Digital well-being through social media

Smartphones and social media are part of our lives, raising understandable concerns, especially when younger people use them. However, online experiences can be as negative as they are positive. The way to the psychological well-being of adults and adolescents is through the conscious use of such technologies, not their avoidance. This is one of the results of the HappyB research project, supported by the Swiss National Science Foundation and carried out in collaboration with UniversitÓ della Svizzera italiana and the Harvard T.H. Chan School of Public Health. The project leader is Laura Marciano, post-doctoral researcher.

Launched in 2022, HappyB is a longitudinal study that will follow the evolution of the digital habits and well-being of around 1600 male and female students from four Ticino high schools for two years. Three surveys are planned - the results of the second one, which took place at the end of 2022, are currently being analysed - and an intensive study using an app installed on smartphones to measure usage and well-being levels.

Finstagram, a double profile for yourself

"The technological landscape is evolving rapidly, and introducing a new feature is enough to change users’ online habits: it is difficult for scientific research to keep up. Suffice it to say that most of the literature on the subject currently concerns Facebook, a social network that younger people hardly ever use," explained Laura Marciano. On the other hand, WhatsApp is used daily by practically all teenagers, followed by Instagram and YouTube (around 90%) and then TikTok (66%), Pinterest (55%) and Snapchat (55%).

HappyB’s survey highlighted the rise, also in Switzerland, of a phenomenon that previous research had not detected: Instagram. "From the data collected, it appears that most young people have two or more profiles on Instagram: one is more personal, generally reserved for friends and with more ’sincere’ content, while the other is public and more edited." This phenomenon, Marciano pointed out, is linked to the need to better define, also on social media, one’s identity, the development of which takes place at that age. "But this phenomenon also shows how young people feel a strong social pressure that pushes them to present a public image of themselves that is distant from how they feel. And adults are also partly responsible for this social pressure, as they are often the first to give an exclusively positive image of themselves on social media, hiding their frailties and difficulties."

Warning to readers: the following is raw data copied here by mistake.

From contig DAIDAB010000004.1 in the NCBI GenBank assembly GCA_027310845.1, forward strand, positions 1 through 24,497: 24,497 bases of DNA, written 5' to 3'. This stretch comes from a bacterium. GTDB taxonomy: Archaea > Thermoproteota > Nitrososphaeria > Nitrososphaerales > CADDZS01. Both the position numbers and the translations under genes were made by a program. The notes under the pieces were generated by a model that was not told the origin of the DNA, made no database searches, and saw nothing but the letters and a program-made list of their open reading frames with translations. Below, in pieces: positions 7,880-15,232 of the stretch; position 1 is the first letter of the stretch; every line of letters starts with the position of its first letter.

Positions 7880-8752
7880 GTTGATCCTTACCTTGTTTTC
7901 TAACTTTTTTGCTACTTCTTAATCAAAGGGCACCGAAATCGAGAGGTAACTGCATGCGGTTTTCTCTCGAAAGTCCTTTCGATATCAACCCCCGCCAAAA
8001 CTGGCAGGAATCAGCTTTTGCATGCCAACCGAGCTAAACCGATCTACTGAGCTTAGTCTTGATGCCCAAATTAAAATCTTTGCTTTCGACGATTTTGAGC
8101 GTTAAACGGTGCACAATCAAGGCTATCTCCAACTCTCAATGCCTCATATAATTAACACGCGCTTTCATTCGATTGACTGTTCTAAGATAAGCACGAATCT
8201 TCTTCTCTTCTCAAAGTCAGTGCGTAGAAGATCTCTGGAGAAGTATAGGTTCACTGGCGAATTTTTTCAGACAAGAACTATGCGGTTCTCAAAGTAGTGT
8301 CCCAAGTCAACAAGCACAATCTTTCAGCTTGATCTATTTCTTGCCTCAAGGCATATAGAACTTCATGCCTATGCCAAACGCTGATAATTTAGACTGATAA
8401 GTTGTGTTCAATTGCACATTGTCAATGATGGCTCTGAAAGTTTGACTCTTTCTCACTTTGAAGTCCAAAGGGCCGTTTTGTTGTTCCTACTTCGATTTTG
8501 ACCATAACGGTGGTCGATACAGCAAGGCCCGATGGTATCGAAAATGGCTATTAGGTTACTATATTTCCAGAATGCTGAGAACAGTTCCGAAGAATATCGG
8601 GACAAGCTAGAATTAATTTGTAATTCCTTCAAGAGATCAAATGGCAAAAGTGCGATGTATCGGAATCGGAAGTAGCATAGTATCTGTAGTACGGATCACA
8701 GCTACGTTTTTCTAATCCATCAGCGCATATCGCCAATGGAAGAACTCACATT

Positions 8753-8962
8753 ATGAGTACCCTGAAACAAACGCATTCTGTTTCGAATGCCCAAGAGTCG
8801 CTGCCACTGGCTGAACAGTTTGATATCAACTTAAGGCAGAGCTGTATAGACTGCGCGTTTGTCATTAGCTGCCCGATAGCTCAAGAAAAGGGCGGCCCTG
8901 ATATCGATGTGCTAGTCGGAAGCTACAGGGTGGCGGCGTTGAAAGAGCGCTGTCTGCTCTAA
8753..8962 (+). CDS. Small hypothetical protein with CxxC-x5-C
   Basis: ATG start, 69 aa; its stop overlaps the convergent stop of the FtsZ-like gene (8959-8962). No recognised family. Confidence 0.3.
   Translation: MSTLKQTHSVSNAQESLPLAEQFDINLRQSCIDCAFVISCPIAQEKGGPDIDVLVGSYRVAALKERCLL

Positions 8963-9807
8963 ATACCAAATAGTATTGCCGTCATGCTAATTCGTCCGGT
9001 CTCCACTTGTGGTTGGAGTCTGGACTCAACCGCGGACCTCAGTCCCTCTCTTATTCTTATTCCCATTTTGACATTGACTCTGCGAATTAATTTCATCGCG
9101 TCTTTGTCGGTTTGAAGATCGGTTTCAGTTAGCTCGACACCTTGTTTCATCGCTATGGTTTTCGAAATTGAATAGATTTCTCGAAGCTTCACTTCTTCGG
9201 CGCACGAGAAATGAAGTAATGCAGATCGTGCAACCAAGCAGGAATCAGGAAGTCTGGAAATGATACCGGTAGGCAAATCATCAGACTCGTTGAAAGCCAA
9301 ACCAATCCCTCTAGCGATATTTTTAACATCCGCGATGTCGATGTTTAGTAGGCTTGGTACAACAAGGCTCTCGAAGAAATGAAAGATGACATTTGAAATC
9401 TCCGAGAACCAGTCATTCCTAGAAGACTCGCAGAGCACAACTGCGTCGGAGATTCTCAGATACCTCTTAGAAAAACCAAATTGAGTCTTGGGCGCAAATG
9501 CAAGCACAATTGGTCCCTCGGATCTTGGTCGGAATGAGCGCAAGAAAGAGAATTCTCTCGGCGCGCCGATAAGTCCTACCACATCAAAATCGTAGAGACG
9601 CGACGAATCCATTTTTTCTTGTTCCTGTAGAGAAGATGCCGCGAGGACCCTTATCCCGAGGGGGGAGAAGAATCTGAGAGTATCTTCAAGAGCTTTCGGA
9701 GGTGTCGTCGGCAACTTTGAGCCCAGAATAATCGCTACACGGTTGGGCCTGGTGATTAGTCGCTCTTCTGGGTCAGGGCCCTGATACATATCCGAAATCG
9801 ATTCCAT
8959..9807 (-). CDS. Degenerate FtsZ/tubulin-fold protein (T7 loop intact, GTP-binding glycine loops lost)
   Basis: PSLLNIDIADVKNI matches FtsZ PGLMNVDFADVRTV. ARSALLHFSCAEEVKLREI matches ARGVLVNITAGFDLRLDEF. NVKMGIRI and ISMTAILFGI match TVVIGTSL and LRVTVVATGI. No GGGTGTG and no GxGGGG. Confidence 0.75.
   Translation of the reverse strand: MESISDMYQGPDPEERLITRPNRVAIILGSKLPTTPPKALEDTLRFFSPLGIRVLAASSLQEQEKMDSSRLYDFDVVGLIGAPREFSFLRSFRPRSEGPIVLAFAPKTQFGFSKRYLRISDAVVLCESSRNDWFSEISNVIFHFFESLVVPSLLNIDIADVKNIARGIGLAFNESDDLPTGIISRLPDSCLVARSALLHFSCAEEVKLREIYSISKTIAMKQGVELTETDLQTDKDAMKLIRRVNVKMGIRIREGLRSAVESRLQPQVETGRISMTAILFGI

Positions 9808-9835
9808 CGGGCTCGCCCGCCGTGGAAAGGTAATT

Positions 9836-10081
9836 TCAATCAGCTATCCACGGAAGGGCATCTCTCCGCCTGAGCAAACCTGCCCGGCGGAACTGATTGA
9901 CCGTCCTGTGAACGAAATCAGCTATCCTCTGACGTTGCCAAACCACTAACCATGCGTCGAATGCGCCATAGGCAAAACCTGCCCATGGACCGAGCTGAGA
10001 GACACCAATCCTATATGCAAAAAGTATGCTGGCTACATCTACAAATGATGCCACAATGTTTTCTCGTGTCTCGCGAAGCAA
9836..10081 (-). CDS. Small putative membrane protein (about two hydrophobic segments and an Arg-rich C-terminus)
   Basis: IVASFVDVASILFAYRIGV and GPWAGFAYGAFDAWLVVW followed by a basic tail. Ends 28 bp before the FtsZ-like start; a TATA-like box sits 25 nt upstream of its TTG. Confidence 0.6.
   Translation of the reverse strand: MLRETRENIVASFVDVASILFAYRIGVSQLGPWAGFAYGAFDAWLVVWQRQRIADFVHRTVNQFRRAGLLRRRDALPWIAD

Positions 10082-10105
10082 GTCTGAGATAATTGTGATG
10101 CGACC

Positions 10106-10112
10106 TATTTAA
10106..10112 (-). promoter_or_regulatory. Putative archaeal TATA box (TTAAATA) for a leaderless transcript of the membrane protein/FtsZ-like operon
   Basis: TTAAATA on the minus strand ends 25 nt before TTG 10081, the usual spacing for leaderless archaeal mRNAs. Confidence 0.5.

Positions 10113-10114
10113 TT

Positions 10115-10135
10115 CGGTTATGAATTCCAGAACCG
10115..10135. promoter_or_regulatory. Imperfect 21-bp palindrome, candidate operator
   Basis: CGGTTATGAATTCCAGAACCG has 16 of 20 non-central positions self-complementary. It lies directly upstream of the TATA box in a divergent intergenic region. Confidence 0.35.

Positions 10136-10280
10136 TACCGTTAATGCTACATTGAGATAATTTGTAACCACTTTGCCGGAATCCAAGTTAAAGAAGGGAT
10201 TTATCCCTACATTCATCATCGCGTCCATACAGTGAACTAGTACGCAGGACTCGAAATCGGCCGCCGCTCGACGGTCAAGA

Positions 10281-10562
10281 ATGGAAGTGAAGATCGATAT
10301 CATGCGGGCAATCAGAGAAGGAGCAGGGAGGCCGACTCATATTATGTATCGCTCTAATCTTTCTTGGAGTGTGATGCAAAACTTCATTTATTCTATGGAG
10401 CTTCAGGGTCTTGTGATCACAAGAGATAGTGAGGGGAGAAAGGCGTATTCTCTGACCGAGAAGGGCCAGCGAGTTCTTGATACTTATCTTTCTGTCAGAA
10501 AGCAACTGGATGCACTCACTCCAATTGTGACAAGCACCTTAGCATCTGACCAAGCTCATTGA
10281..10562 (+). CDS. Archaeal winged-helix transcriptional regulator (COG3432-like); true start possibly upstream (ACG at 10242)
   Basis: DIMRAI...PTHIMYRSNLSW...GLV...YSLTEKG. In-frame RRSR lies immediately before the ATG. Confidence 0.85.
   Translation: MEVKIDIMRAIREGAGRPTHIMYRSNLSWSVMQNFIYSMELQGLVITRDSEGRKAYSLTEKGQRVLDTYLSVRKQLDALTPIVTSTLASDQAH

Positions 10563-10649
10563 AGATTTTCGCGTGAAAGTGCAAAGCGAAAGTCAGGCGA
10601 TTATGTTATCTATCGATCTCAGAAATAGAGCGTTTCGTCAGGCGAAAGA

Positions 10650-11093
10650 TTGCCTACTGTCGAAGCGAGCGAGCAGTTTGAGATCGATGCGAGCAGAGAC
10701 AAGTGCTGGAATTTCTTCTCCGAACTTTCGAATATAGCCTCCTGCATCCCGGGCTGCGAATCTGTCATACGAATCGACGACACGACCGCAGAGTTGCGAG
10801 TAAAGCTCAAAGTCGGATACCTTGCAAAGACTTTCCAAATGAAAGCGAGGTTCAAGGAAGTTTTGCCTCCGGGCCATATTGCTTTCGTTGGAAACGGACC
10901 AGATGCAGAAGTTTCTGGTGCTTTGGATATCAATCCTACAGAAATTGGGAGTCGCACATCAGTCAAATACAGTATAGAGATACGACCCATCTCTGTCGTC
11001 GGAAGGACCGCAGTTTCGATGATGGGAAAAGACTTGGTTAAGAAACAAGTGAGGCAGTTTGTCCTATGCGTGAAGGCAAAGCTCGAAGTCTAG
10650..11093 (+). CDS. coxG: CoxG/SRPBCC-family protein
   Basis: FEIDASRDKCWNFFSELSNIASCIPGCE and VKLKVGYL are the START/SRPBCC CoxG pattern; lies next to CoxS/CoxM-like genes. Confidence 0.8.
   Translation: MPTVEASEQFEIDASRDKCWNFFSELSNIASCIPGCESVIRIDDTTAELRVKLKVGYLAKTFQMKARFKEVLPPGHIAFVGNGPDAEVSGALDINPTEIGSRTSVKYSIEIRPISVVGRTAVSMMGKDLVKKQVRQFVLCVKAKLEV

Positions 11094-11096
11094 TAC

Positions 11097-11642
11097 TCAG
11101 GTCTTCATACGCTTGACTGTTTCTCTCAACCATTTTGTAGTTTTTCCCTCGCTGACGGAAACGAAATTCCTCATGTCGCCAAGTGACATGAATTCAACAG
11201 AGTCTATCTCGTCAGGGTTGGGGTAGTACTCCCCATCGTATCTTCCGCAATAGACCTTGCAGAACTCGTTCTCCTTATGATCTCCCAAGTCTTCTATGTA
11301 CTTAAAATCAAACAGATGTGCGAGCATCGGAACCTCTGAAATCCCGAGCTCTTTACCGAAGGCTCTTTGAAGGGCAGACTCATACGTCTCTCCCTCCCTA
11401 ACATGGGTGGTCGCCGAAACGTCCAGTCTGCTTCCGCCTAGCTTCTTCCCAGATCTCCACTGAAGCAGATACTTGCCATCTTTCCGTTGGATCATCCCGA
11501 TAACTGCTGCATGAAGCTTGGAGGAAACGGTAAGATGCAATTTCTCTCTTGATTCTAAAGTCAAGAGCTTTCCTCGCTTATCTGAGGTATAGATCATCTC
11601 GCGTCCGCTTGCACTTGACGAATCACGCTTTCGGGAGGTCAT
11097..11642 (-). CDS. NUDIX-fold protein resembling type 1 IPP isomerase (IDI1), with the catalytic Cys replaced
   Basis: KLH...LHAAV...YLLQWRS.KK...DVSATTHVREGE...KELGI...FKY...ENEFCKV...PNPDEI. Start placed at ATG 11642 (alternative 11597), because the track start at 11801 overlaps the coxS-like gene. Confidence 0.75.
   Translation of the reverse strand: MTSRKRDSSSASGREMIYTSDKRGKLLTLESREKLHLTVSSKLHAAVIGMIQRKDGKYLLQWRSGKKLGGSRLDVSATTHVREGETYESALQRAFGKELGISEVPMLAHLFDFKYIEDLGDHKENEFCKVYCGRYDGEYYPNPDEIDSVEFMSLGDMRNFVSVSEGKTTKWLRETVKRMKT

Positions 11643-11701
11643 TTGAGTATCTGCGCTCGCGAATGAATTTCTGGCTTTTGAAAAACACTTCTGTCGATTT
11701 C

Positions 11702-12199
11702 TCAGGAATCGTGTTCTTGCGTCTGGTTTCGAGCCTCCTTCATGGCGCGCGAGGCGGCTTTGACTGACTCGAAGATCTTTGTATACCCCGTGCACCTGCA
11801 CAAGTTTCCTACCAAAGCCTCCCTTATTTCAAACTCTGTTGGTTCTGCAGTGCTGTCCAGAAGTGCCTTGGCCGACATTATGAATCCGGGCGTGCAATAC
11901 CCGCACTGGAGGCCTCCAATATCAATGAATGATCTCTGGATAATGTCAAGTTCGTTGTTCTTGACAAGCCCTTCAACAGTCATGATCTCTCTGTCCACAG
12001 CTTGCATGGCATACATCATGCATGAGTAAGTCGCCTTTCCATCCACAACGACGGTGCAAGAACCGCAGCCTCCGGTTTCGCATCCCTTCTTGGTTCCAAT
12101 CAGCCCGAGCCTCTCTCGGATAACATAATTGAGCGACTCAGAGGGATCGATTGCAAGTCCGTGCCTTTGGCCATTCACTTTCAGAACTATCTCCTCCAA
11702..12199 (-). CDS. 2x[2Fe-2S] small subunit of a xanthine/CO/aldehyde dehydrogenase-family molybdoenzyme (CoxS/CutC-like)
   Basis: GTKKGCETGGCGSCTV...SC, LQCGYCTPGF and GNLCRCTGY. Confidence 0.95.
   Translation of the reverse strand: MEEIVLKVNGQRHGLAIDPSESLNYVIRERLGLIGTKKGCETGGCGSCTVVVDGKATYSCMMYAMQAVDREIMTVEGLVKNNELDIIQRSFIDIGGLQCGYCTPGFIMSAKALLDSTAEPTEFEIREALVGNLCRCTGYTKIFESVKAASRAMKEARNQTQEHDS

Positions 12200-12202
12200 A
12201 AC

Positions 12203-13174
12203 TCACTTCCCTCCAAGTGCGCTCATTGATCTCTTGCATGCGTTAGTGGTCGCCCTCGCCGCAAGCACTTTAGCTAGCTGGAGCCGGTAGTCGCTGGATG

Positive and negative experiences

The results of the HappyB project showed a link between the type of online experiences and well-being. In some cases, the link is positive, and in others, harmful. In other words: online experiences and social media can promote subjective and psychological well-being. "Online dynamics mirror offline dynamics: it is the same things that make us happy, i.e. quality interactions based on an empathetic relationship of mutual understanding". Feeling excluded or undervalued decreases well-being, while feeling part of a group or talking in moments of loneliness increases it. As far as gender is concerned, there is a slight prevalence of negative experiences among girls compared to boys.

"The difficulties are in the relationship with what we could call ’acquaintances’: with friends there is closeness and mutual understanding, celebrities, on the contrary, are so distant that they do not trigger a real confrontation with themselves, while with acquaintances there is a comparison that can lead to feeling inadequate."

Managing the time spent online

This is one of several aspects to consider if one wants to understand how to use social media to promote well-being. "It is unthinkable to completely give up one’s digital life and the relationships that occur on social media: we see from the literature that total deprivation leads to low happiness levels. We see that there is an ’optimal time’: spending between an hour and an hour and a half a day has a positive effect, but it is not just a question of quantity. One of the hypotheses that needs to be further investigated is that the most positive effects come with a structured use of social media and, in general, the time spent online to enhance as much as possible those authentic, empathy-based relationships mentioned above. "We see this in the case of so-called obesogenic behaviour: people who have structured days are less at risk of developing obesity; a similar impact could also exist for the negative effects of social media".

But how much do individual choices count, and how much do those of social media that, by adding new features, direct users’ behaviour, for example? "It is a complex issue, but we must keep in mind that, in the end, it is the user who chooses which social media to use. And social media themselves, through algorithms, adapt the experience around the user’s choices. However, these interactions are not always easy to control and often exploit certain trends: we know, for example, that young people tend to prefer new and visual stimuli, such as short videos," Marciano concluded.